Sheean’s and Ward’s Expansion is a Twisted Mirror of Human History

Expansion, parts 1-4
(w/a) Matt Sheean & Malachi Ward

Note: These are not available at an LCS or digitally (not yet at least) as they are self-published by the creators. Individual issues/parts can be purchased at or

No matter how esoteric sci-fi/fantasy can be sometimes, much of the story foundation of the genre gravitates toward social commentary by nudging the reader to think about sociological problems both in a contemporary and historical vein. There are many things happening in this story, but I want to focus on what I interpreted as the heart of Expansion, that is the creators raising questions/thoughts in my mind about imposing ideology (religious/cultural belief) upon people through shining a light on the tumultuous tight rope relationship between religion and power/influence.

While I do not doubt the positive influences that faith or belief (e.g., spirituality) can have on a person, I still tend to worry when individuality is stripped from someone who becomes apart of a congregation or group, and that extends out to so many facets of existing in a social sense—from peer groups to workplaces, from hobby clubs to religious organizations. The battle for self autonomy (the ability to always make a choice for oneself) along with religious and cultural establishment moves throughout Expansion and gives a more human connection to the sci-fi space elements. In fact, the universality I like about Expansion is that it could have been a story told in any genre, and I believe that Sheean and Ward use sci-fi as a vehicle as it seems to fit them comfortably with the subject matters, and they are able to execute a multi layered visual story expertly.

The need to dissect power/influence is important in thinking about this story of colonization that Expansion aims to tell. For one layer of the story, we have a group of religious hermits who have decided that their way of life is the right way, but all civilizations outside of their belief system are flawed. Based on that belief they take refuge in a black hole in a region of space, a black hole that allows them to remain in a slowed time bubble while billions of years pass outside of the bubble. (For a more detailed explanation of this concept, please see my “Time and…” article on Expansion here). When their calculations for the death of civilizations are met they plan to emerge. From that point they look to start a new non-violent civilization based on their beliefs on a habitable planet, but conflict arises as Sheean and Ward set up the closest habitable planet as one that  has an indigenous people who live off the land and are able to support themselves. Could they keep looking? Sure, but ego wrapped in belief forces a decision. This mirrors our own points in human history when colonization began en masse with the invention of long form transport. Civilizations begin or are maintained through blood and influence. The religious colonizers of Expansion use influence but are ultimately undone by a number of factors, one of which is a great reversal historically speaking, but I won’t spoil any of it here.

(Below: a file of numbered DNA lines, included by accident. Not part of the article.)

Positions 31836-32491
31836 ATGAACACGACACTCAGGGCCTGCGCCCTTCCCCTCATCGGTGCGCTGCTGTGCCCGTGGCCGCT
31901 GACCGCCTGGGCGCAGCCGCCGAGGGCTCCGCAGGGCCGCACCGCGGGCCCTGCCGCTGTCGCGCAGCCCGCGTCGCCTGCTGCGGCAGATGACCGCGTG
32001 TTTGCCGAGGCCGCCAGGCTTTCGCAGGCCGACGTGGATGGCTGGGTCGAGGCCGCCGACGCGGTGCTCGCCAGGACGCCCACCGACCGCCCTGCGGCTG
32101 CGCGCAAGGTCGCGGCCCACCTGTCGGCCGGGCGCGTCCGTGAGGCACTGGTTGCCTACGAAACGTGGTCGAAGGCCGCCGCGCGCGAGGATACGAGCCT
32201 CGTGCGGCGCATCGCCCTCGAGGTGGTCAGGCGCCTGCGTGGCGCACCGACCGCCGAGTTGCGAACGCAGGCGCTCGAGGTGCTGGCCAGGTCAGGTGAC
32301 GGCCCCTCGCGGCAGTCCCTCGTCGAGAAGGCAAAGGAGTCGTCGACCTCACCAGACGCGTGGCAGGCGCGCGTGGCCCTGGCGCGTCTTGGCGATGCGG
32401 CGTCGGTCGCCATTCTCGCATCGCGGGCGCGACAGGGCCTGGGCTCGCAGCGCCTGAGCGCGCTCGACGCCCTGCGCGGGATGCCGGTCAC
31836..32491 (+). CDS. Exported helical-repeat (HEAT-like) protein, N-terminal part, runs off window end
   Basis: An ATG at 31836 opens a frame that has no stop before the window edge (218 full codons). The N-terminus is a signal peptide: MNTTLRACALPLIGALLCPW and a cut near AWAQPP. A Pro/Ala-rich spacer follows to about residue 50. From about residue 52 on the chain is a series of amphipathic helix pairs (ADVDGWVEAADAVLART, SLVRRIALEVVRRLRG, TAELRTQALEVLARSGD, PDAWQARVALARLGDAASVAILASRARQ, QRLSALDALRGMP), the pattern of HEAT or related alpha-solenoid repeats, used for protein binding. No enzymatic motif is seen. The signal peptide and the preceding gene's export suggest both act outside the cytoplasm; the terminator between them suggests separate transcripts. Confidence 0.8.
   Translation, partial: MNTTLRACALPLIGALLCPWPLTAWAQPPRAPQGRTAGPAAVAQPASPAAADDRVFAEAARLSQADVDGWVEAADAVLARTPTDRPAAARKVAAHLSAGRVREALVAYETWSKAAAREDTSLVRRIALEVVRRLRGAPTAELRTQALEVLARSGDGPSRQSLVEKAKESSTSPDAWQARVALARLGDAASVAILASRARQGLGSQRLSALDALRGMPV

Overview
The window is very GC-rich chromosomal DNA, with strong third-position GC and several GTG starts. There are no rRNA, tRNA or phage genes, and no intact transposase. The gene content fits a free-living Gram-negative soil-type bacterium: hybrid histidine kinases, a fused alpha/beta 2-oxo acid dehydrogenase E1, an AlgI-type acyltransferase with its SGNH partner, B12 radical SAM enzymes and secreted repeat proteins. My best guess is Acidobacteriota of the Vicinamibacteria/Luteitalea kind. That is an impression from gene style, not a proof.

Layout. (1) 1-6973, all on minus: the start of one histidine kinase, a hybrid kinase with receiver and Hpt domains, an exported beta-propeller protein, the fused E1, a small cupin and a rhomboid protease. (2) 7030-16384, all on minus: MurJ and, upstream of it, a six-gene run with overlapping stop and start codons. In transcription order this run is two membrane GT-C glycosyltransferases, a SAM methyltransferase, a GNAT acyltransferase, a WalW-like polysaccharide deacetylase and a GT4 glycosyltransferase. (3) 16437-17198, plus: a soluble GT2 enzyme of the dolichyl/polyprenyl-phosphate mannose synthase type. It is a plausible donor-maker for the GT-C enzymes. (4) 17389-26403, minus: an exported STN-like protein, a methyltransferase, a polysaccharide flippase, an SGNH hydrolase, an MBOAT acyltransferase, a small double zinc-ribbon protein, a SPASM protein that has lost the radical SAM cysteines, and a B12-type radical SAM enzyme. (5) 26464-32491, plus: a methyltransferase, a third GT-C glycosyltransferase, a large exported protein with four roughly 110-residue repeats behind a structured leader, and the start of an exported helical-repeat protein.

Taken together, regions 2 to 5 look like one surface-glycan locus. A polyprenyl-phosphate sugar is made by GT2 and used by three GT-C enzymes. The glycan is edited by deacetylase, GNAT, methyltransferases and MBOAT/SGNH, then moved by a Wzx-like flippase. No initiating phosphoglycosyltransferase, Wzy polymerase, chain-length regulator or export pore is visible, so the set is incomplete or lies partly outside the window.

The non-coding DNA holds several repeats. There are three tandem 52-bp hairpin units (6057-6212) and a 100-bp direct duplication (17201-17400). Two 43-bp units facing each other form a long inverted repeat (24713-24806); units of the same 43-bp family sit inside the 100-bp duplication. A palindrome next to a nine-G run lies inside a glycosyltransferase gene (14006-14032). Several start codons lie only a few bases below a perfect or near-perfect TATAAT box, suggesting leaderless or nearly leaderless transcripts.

The art of Expansion is a blend of architectural ideas of different time periods and some imaginative steps (for instance the cosmic housing of the A.T.R.). Before a brief thought about sci-fi staples of ship/transport design, I want to take a moment to point out something of interest about clothing. The clothing design is asexual: lots of tunics and robes. It interests me as a choice by the creators as it questions again how identity may be influenced, or even shaped, by groups or cultures. (Or then again, it could just be a simplification to save time and thinking, but I will defer to the creators on that one.) Now as for the ship designs, it moves from clean, elongated geometrical objects (the ships of the non-religious travelers) to some very intricate design work (the ships of the religious). The ships themselves are technological marvels, but I most enjoyed that they are never more than window dressing save for a few key scenes early in the first part/issue. Sheean and Ward are doing what all good visual storytellers do, they are using the foundational elements of a genre (space ship = sci-fi) but don’t make a big deal out of it and instead focus on the story itself. That focus translates also into an economical sense of panel on page where nothing seems wasted. This is one of the few comic series I have read recently that felt expertly edited, stripping out any fat or unnecessary elements.

Expansion has a lot of ideas percolating, and they will reveal themselves to the reader as they take their own journey in those pages. Sheean and Ward are a duo to look out for in 2013 (the first part of Expansion came out in 2010), and with some back-up work in Brandon Graham’s Prophet revival for Image comics already starting I expect to see some interesting work, both together and separate, in the not too distant future.